Officeworks halts AirTag sales over child safety concerns

It appears the concerns lie with the AirTag's accessible button battery compartment.

Brodie Fogg
May 06, 2021
Icon Time To Read2 min read
Bag with Apple Airtag

As reported by Gizmodo Australia, Australian retailer Officeworks has suspended sales of the new Apple AirTag tracking device over safety concerns. The story started to swirl on the /r/Australia subreddit (Note: The post has since been removed from /r/australia's moderators) this week when one user attempted to buy an AirTag in-store at a South Australian Officeworks. Since then, the AirTags have been completely removed from the Officeworks website.

Update: It appears the AirTags are no longer available via JB HI-FI's website. It's not clear whether this is related as the product page simply pegs "high demand" as the reason they are unavailable online.

Officeworks hasn't confirmed specifics around the safety concerns but speaking to Gizmodo's Tegan Jones via email, a representative confirmed that the retailer was awaiting guidance from the Australian Competition and Consumer Commission (ACCC) before resuming AirTag sales:

“The product will not be stocked by Officeworks until further guidance is provided from the Australian Competition and Consumer Commission.”

Jones also managed to get a response from both Apple and the ACCC on the matter.

Apple's statement appears to defend the accessible coin battery, which can be easily replaced with a simple push-and-twist mechanism:

“AirTag is designed to meet international child safety standards, including those in Australia, by requiring a two step push-and-turn mechanism to access the user-replaceable battery.”

The ACCC weighed in, confirming that the concern lies with the replaceable battery:

“The ACCC is aware of reports raising concerns about the accessibility of button batteries in the Apple AirTag product.”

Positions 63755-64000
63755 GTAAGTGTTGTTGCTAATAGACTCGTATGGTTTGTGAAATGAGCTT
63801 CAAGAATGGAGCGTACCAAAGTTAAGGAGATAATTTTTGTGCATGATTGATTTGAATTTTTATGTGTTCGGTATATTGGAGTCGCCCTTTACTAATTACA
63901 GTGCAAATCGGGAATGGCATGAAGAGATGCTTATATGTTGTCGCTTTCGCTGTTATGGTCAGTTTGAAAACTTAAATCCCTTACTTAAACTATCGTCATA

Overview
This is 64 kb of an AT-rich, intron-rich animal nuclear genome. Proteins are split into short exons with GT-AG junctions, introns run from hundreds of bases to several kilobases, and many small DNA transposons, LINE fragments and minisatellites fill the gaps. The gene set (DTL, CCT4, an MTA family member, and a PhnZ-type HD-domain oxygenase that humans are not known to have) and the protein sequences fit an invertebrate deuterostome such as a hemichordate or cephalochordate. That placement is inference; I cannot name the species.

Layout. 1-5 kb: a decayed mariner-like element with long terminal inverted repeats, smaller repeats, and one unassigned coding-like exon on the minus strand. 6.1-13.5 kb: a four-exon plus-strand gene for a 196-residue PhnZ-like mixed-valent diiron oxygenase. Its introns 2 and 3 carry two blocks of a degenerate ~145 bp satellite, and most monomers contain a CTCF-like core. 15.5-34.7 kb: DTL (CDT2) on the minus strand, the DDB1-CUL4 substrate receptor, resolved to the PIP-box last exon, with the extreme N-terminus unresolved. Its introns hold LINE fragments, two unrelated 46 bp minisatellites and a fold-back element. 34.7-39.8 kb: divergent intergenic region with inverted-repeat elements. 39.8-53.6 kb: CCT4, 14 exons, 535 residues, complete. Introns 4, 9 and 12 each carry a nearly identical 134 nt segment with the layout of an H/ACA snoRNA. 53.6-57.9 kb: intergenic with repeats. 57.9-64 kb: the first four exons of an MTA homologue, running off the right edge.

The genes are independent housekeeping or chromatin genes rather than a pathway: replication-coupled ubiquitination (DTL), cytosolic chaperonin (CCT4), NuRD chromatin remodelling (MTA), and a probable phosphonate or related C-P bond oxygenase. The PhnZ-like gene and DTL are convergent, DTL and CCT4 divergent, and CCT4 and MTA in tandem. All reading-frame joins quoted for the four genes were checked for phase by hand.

In the email to Gizmodo, the ACCC went on to outline the expectations on retailers and suppliers when there are concerns about a product's safety:

“If a supplier finds that a product they supply is unsafe, the ACCC expects the supplier to conduct a voluntary recall to advise consumers of the risk, address the safety issue, or remove the product from the market.”

The story is developing but the AirTags continue to be sold through various Australian retails, including Bing Lee and Harvey Norman and there is no evidence that there have been any injuries related to the sale of AirTag. It seems more likely that this is a precautionary measure from Officeworks, rather than a request from the ACCC.

You can't blame Officeworks for erring on the side of caution either. Any parent of small children would shudder at the sight of the animation below, which demonstrates how easy it is to remove the coin battery from the Apple AirTag. A two-step push and twist system is secure but not impenetrable for curious little tots. Devices that use coin batteries in Australia typically have battery compartments that require a tool to open. They can be fastened with screws or in the case of many watches, pried open with a flathead screwdriver.

As Gizmodo points out, the timing is unfortunate for Apple as the ACCC kicked off a safety campaign around button batteries in late 2020. The official advice from the government's Product Safety page is to avoid buying products with button batteries altogether if you have small children or, alternatively, seeking out products with child-resistant battery compartments (e.g. secured with a screw).

If you've purchased AirTags and are concerned about their safety, refer back to Product Safety Australia's guidelines for storing and disposing of coin batteries as well as steps to take in a choking emergency.

What to do in an emergency
Heads Up

If you suspect your child has swallowed or inserted a button battery, call the Poisons Information Centre immediately on 13 11 26 for 24/7 fast, expert advice. If your child is having any difficulty breathing, contact 000.

Product Safety Australia, 2020

Brodie Fogg
Written by
Brodie Fogg is the Australian editorial lead at He has covered consumer tech, telecommunications, video games, streaming and entertainment for over five years at websites like WhistleOut and Finder and can be found sharing streaming recommendations at 7NEWS every month.

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